Management-Control Essay

677 WordsAug 3, 20153 Pages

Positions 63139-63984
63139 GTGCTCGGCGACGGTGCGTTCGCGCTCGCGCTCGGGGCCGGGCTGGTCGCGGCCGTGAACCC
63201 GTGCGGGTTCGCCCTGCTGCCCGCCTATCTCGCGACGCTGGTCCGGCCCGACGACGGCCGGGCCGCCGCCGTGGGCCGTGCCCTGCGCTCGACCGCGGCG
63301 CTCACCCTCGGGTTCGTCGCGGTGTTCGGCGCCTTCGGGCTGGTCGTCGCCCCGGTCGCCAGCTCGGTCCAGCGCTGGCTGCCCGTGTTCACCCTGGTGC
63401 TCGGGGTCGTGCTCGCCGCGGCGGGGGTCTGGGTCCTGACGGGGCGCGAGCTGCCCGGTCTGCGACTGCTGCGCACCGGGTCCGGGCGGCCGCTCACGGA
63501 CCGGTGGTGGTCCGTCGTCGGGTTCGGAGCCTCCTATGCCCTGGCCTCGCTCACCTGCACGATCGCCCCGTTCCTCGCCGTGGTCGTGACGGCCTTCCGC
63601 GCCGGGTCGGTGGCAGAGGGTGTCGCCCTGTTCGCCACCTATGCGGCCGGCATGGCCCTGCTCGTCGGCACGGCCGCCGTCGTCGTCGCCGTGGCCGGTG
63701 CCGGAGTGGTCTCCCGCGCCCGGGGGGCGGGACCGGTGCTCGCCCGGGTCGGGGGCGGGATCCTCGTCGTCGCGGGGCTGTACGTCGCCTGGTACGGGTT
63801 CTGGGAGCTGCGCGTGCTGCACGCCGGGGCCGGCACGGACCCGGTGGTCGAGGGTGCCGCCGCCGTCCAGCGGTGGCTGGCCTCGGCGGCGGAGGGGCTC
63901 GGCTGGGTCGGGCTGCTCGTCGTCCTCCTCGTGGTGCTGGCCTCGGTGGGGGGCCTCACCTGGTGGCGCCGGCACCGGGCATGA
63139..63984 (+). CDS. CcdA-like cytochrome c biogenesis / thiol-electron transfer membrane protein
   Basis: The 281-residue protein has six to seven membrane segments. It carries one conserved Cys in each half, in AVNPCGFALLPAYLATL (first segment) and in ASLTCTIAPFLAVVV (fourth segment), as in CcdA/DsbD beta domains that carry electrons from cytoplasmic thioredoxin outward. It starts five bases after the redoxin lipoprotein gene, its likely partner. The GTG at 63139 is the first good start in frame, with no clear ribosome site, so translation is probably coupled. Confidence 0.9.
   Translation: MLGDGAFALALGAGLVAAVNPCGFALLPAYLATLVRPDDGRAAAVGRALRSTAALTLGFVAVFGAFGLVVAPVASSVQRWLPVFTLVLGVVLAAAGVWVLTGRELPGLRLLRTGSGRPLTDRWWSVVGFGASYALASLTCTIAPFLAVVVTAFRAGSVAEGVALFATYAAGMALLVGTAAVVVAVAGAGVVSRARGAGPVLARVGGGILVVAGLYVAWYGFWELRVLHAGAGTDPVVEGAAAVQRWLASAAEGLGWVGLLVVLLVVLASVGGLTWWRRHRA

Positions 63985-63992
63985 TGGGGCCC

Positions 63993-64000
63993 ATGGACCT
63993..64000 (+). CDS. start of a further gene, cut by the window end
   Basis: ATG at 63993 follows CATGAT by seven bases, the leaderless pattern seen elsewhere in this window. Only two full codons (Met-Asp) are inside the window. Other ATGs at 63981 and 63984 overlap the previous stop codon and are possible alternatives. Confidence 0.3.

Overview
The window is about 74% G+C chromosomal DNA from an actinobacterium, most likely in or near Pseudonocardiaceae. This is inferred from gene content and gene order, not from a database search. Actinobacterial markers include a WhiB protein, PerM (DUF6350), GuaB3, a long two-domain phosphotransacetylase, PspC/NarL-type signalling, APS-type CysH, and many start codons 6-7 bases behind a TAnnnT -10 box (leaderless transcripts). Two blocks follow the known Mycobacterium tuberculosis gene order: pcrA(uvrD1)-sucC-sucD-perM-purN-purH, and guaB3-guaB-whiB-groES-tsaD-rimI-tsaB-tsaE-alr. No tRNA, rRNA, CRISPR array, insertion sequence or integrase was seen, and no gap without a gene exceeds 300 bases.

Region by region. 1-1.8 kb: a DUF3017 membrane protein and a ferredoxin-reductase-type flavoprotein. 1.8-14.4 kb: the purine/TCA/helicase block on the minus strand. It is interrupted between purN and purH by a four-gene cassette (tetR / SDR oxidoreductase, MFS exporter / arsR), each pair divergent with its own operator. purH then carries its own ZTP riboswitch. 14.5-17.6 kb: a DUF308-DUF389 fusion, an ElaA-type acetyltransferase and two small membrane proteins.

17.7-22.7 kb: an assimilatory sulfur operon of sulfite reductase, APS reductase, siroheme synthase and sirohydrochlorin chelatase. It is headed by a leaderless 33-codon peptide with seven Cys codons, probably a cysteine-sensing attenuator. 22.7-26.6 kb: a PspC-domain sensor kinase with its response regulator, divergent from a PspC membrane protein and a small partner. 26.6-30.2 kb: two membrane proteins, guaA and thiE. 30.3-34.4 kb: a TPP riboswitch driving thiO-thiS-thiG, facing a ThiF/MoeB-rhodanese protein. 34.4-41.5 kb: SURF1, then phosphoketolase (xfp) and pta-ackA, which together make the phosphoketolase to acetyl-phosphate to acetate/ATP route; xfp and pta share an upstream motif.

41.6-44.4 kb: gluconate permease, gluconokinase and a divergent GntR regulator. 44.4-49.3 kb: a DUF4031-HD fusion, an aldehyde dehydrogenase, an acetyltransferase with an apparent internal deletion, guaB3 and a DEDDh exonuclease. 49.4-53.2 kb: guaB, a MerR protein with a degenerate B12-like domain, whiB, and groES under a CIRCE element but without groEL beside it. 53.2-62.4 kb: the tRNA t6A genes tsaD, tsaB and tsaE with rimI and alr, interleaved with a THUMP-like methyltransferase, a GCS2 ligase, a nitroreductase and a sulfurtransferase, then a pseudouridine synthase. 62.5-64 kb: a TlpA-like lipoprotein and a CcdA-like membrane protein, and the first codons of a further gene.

New, more "organic" forms or organizations (self-organizing organizations, self-managed teams, network organizations, etc.) allow organizations to be more responsive and adaptable in today's rapidly changing world. These forms also cultivate empowerment among employees, much more than the hierarchical, rigidly structured organizations of the past. Many people assert that as the nature of organizations has changed, so must the nature of management control. Some people go so far as to claim that management shouldn't exercise any form of control whatsoever. They claim that management should exist to support employee's efforts to be fully productive members of organizations and communities -- therefore, any form of control is completely counterproductive to management and employees. Some people even react strongly against the phrase "management control". The word itself can have a negative connotation, e.g., it can sound dominating, coercive and heavy-handed. It seems that writers of management literature now prefer use of the term "coordinating" rather than "controlling". "Coordination" Must Exist or There's No Organization -- Only an "Experience" Regardless of the negative connotation of the word "control", it must exist or there is no organization at all. In its most basic form, an organization is two or more people working together to reach a goal. Whether an organization is highly bureaucratic or changing and self-organizing, the organization must exist for some reason, some purpose, some mission (implicit or explicit) -- or it isn't an organization at all. The organization must have some goal. Identifying this goal requires some form of planning, informal or formal. Reaching the goal means identifying some strategies, formal or informal. These strategies are agreed upon by members of the organization through some form of communication, formal or

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